• Operations console role computers
  1. Apply SQL scripts.
  2. Manually import the management packs.
  3. Apply the agent update to manually installed agents, or push the installation from the Pending view in the Operations console.

Once you have downloaded the rollup files, I like to extract and only keep the language I need, in this case, ENU (English). You will need to install these with Administrative rights, I like to use PowerShell as Local Administrator. It really does frustrate me, as there is no indication that the rollup installed correctly, (other than looking at the file version number change via File Explorer).

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Once the rollups are installed, you will now need to apply the SQL scripts. First update the Data Warehouse, then followed by the OpsMgr DB.

The scripts can be found here, “C:\Program Files\Microsoft System Center 2012 R2\Operations Manager\Server\SQL Script for Update Rollups\”

Please note, the user executing these scripts needs to have read and write permissions to the database(s).

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Once you have successfully executed the SQL scripts, you will now need to import the updated Management Packs. These MPs can be found here, “C:\Program Files\Microsoft System Center 2012 R2\Operations Manager\Server\Management Packs for Update Rollups\”.

You will need to import the following MPs, please see below:

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Once the MPs have been imported, you should now go back to your Pending Management view, under the Administrations pane, and update all servers.

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And that is that! You are now on the latest System Center release for SCOM 2012 R2.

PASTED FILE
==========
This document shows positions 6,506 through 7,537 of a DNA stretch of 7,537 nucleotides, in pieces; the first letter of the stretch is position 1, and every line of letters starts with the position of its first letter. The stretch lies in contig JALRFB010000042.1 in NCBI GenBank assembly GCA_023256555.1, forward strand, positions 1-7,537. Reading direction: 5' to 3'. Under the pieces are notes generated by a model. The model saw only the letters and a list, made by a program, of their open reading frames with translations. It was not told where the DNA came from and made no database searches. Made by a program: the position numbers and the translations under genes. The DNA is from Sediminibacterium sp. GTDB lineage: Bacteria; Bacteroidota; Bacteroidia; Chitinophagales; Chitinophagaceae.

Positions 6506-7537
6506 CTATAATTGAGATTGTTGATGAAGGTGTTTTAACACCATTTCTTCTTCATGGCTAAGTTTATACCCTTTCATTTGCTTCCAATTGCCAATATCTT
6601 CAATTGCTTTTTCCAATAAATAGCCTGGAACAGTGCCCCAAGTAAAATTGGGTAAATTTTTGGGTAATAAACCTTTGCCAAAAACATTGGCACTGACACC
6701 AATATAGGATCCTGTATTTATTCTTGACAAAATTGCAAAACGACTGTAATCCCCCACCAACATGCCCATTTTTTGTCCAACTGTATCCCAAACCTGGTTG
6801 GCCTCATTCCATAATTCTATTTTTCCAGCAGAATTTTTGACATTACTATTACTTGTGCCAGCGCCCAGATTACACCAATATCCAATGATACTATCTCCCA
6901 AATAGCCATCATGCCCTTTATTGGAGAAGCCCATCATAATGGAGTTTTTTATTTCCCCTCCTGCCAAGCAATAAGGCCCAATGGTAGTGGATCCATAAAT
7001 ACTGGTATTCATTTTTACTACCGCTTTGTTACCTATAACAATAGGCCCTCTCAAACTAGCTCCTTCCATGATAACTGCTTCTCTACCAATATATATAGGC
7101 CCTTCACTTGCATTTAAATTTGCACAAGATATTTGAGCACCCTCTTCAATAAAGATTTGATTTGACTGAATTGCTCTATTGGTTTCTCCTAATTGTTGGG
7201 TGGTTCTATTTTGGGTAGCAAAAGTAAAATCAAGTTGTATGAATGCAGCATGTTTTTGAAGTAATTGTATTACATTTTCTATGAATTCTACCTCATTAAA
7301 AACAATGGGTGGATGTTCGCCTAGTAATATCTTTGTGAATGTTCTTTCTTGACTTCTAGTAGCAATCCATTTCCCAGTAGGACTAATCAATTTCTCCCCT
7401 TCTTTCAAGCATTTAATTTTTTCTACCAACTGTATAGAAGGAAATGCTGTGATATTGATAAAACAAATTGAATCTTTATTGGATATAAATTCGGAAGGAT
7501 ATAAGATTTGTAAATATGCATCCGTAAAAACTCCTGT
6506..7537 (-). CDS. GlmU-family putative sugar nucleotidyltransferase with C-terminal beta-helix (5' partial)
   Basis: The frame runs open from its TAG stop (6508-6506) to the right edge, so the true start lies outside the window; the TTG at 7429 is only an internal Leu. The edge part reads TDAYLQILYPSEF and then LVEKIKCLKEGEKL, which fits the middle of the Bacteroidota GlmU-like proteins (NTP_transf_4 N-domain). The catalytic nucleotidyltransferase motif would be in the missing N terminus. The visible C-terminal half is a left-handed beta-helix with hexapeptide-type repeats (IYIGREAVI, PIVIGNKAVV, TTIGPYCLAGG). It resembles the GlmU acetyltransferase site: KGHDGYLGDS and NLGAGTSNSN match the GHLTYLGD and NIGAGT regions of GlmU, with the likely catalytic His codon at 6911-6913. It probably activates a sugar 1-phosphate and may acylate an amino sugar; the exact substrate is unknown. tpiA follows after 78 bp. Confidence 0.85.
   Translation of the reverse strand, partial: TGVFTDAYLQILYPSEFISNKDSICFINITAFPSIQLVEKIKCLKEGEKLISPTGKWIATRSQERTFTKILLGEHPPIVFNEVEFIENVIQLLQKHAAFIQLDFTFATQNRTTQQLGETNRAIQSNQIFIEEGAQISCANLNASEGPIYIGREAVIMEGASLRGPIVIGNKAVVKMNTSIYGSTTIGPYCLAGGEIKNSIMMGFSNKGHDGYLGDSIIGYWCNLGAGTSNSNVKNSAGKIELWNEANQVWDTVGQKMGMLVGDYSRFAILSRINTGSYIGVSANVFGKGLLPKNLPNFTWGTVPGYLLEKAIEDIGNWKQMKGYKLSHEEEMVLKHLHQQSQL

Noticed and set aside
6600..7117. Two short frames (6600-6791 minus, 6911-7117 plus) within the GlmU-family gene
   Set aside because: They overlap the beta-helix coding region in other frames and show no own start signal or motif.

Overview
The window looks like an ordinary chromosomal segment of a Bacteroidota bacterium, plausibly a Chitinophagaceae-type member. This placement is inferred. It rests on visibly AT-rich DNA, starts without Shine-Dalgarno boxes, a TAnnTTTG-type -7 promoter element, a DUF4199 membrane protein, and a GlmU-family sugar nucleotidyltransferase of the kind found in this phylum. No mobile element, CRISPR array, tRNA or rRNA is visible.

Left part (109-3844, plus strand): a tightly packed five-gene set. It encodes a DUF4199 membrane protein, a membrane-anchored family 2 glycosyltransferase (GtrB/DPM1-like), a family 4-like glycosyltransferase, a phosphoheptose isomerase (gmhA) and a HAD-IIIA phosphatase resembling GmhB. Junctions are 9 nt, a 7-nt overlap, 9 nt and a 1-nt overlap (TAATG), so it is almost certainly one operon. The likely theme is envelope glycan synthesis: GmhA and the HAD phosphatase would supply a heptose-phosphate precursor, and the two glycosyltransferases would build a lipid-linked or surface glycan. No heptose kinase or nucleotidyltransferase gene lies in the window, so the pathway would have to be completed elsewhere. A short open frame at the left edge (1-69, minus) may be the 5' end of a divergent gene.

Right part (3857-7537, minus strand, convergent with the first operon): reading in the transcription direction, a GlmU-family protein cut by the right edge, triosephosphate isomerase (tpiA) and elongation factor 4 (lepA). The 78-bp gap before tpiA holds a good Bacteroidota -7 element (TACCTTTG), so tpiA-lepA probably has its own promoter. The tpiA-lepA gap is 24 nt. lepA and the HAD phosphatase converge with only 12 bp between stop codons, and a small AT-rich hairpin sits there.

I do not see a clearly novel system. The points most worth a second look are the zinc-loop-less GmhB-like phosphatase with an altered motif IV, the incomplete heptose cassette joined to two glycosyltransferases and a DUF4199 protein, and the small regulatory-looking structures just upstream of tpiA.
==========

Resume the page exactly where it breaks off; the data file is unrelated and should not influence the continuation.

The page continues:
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Maintenance Mode History with SQL

Unfortunately SCOM 2012R2 does not have a native report and/or view that allows you quickly view the maintenance history on a specific server or servers. This handy SQL query I have used many times over to get the history of a given server or servers to find out when the machine entered MM (Maintenance Mode). Using the query below, run against the OperationsManager (or Data Warehouse) DB, and specify the server(s) you are interested with the date range:

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USE OperationsManagerDW
SELECT ManagedEntity.DisplayName, MaintenanceModeHistory.*
FROM ManagedEntity WITH (NOLOCK)
INNER JOIN
MaintenanceMode ON ManagedEntity.ManagedEntityRowId = MaintenanceMode.ManagedEntityRowId
INNER JOIN
MaintenanceModeHistory ON MaintenanceMode.MaintenanceModeRowId = MaintenanceModeHistory.MaintenanceModeRowId

WHERE DisplayName Like 'server%.domain.net' AND ScheduledEndDateTime BETWEEN 'fromDateRange' AND 'toDateRange'